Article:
Australia One Pound banknote 1953 Queen Elizabeth II

Commonwealth of Australia One Pound banknote 1953 Queen Elizabeth IICommonwealth of Australia One Pound banknote 1953 Explorers Charles Sturt and Hamilton Hume

Commonwealth of Australia One Pound banknote 1953 Queen Elizabeth II
Commonwealth Bank of Australia 1953-1960 Issue
Last Australian One Pound Predecimal Banknote 1953-1965

Obverse: Image of a plaster cast of Queen Elizabeth II in profile, by sculptor W. L. Bowles. At the top is the Coat of arms of Australia, the center shows the serial number, and detail over one pound (symbol) on a design background, with signatories below. The nominal value £1 in each corner of the banknote.
Signatories: H. C. Coombs, Governor, Commonwealth Bank of Australia & Roland Wilson, Secretary to the Treasury.
Reverse: Explorers Charles Sturt and Hamilton Hume were represented, in a coin-shaped format.
Watermark: Captain James Cook in left oval, "ONE POUND" behind each signature.
Size: 156 mm × 81 mm.

  Sturt, who arrived in Sydney in 1827, explored the western areas of New South Wales. The Darling River was discovered and the Macquarie, Murray and Murrumbidgee river systems explored. Later explorations took him as far inland as the Simpson Desert, South Australia.
  Hume explored the southern districts of New South Wales and, with William Hovell, travelled overland to Corio Bay (Port Phillip). He accompanied Sturt on the expedition that discovered the Darling River. The Murray River was once called the Hume River in his honour.

Australian banknotes - Australia paper money
Commonwealth Bank  of Australia, 1953-1960 Issue

10 Shillings    One Pound    5 Pounds    10 Pounds

Reserve Bank of Australia, 1961-1965 Issue

10 Shillings    One Pound    5 Pounds    10 Pounds

Charles Sturt
Captain Charles Napier Sturt (born 28 April 1795, Bengal, India — died June 16 June 1869, Cheltenham, Gloucestershire, England), was a British explorer of Australia whose expedition down the Murrumbidgee and Murray rivers (1829–30) is considered one of the greatest explorations in Australian history. The expedition disclosed extensive areas of land for future development in New South Wales and South Australia. He led several expeditions into the interior of the continent, starting from both Sydney and later from Adelaide. His expeditions traced several of the westward-flowing rivers, establishing that they all merged into the Murray River. He was searching to determine if there was an "inland sea".
  Educated in England, Sturt entered the British army at the age of 18 and for the next 13 years saw service in Spain, Canada, France, and Ireland. In 1827 he became military secretary to the governor of New South Wales, Sir Ralph Darling. In 1828–29 Sturt led the first of his major expeditions, tracing the Macquarie, Bogan, and Castlereagh rivers and discovering the Darling River. In his subsequent expedition down the Murrumbidgee, he discovered the Murray River and followed it to its mouth near Adelaide, dealing peaceably with many Aborigines along the way. Exhausted and nearly blinded because of poor diet and overexertion on his trip, he spent 1832–34 recuperating in England, where he wrote Two Expeditions into the Interior of Southern Australia, 1828–31 (1833). The book led to the choice of South Australia as the site for a new British settlement.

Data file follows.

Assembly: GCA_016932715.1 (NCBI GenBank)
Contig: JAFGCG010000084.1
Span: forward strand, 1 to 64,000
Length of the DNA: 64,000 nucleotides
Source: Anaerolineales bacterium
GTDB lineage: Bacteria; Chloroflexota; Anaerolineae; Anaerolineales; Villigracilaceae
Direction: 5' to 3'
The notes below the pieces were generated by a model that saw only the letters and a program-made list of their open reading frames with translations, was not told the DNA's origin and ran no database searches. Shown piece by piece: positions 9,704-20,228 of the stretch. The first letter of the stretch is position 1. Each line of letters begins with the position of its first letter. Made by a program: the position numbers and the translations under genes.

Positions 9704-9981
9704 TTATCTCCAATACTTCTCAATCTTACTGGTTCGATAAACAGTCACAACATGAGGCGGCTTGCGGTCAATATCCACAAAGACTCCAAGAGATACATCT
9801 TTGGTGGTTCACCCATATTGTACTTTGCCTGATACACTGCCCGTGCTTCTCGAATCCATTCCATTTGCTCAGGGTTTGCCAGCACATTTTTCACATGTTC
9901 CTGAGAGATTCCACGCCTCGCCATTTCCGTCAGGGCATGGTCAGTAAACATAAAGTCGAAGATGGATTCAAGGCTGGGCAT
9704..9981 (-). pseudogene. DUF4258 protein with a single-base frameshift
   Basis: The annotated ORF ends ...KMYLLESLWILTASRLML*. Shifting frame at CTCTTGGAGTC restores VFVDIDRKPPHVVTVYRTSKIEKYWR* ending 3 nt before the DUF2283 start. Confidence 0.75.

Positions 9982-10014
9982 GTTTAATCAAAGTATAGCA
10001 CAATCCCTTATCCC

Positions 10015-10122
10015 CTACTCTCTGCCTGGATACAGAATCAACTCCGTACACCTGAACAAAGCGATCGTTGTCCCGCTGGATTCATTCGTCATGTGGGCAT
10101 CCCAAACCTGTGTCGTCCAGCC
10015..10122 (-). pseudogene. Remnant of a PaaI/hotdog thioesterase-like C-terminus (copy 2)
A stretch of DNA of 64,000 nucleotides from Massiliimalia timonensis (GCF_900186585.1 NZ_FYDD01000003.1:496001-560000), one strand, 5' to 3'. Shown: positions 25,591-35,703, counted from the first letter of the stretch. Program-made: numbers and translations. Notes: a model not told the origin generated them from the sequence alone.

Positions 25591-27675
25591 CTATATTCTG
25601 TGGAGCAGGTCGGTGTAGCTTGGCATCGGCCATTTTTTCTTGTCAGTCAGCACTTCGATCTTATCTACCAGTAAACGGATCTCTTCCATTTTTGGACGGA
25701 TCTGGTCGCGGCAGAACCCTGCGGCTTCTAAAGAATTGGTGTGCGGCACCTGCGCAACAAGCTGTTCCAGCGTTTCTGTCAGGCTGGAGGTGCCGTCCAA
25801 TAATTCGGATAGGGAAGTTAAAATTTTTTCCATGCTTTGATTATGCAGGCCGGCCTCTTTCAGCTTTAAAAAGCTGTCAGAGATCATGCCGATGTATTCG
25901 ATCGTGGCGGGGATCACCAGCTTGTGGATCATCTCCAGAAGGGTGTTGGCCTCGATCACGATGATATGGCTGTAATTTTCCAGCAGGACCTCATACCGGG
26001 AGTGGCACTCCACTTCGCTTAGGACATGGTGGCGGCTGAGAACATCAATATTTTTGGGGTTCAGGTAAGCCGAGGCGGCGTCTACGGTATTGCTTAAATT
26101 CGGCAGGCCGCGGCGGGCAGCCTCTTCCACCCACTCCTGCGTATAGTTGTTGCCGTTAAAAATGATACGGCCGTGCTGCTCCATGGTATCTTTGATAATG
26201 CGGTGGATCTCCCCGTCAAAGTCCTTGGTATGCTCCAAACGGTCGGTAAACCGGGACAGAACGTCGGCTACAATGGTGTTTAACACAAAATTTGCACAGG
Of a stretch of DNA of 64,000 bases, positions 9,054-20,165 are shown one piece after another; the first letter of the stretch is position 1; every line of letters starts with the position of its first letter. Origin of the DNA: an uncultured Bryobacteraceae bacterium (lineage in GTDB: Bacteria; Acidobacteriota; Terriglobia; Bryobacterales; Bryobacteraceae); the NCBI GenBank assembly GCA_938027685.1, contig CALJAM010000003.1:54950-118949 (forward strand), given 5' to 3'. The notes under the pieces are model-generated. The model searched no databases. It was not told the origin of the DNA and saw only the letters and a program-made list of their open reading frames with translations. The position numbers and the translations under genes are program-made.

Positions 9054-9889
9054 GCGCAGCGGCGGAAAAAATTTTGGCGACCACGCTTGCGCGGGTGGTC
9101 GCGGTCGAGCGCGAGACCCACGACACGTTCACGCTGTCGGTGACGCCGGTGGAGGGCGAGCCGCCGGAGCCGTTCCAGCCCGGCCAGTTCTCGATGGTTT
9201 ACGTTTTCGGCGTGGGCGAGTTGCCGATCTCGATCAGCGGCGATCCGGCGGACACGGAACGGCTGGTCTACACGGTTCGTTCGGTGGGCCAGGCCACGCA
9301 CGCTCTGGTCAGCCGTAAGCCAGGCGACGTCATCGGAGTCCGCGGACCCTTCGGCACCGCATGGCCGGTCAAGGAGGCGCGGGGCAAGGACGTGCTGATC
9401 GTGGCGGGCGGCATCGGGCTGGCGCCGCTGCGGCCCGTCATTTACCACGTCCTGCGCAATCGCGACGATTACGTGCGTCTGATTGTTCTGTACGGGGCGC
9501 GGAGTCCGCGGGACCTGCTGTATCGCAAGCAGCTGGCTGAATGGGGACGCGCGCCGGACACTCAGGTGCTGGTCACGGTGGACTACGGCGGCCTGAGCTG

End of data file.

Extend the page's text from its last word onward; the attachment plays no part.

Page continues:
Sturt returned to Australia in 1835 with a 5,000-acre (2,000-hectare) grant of land and later (1844–46) led an expedition north from Adelaide to the edge of the Simpson Desert. Although it discovered no fertile land and was eventually driven back by heat and scurvy, his party was the first to penetrate the centre of the continent. After serving briefly as registrar general and colonial treasurer, he again left Australia for England (1847), where he wrote Narrative of an Expedition into Central Australia (1849). He settled in England permanently in 1853. In New South Wales, Sturt National Park, which encompasses some 1,200 square miles (3,100 square km), commemorates his achievements.

Hamilton Hume
Hamilton Hume, in full Andrew Hamilton Hume (born June 19, 1797, near Parramatta, New South Wales, Australia—died April 19, 1873, Coomer Cottage, Yass, New South Wales), Australian explorer whose work did much to open up the Berrima–Bong Bong district.
  Hume was the eldest son of Andrew Hamilton Hume (1762–1849), a farmer and a superintendent of convicts. The son began exploring at the age of 17 with his brother John and an Aboriginal and extended his range (1814–15). He travelled with Charles Throsby and James Meehan (1818), accompanied John Oxley and Meehan to Port Jervis (1819), and with others discovered the Yass Plains (1822).
  Unable to get financial support from the government for an overland expedition to the southern coast of Australia, Hume accepted that of William Hovell, a sailor whose inexperience in the bush was compensated by his skill at navigation. They traversed from Gunning to Corio Bay (October 1824–January 1825), discovering part of the Murray River and valuable farming and grazing lands. For this journey Hume was rewarded by a grant of 500 acres (200 hectares) on the Crookhaven River.
  In 1828 Hume accompanied Charles Sturt on an expedition that discovered Darling River, but as a result his health was broken, and he settled on the Yass Plains, where he was granted 500 acres by Governor Darling.
  When in 1853 Hovell visited Geelong, established after his and Hume’s 1824–25 exploration, and was celebrated as its discoverer, Hume wrote A Brief Statement of Facts in Connection with an Overland Journey from Lake George to Port Phillip (1855) to redress what he considered a slight. Hovell published A Reply (1855), and their friendship ended.
  In 1860 Hume was elected a fellow of the Royal Geographical Society, and later he served as magistrate until his death.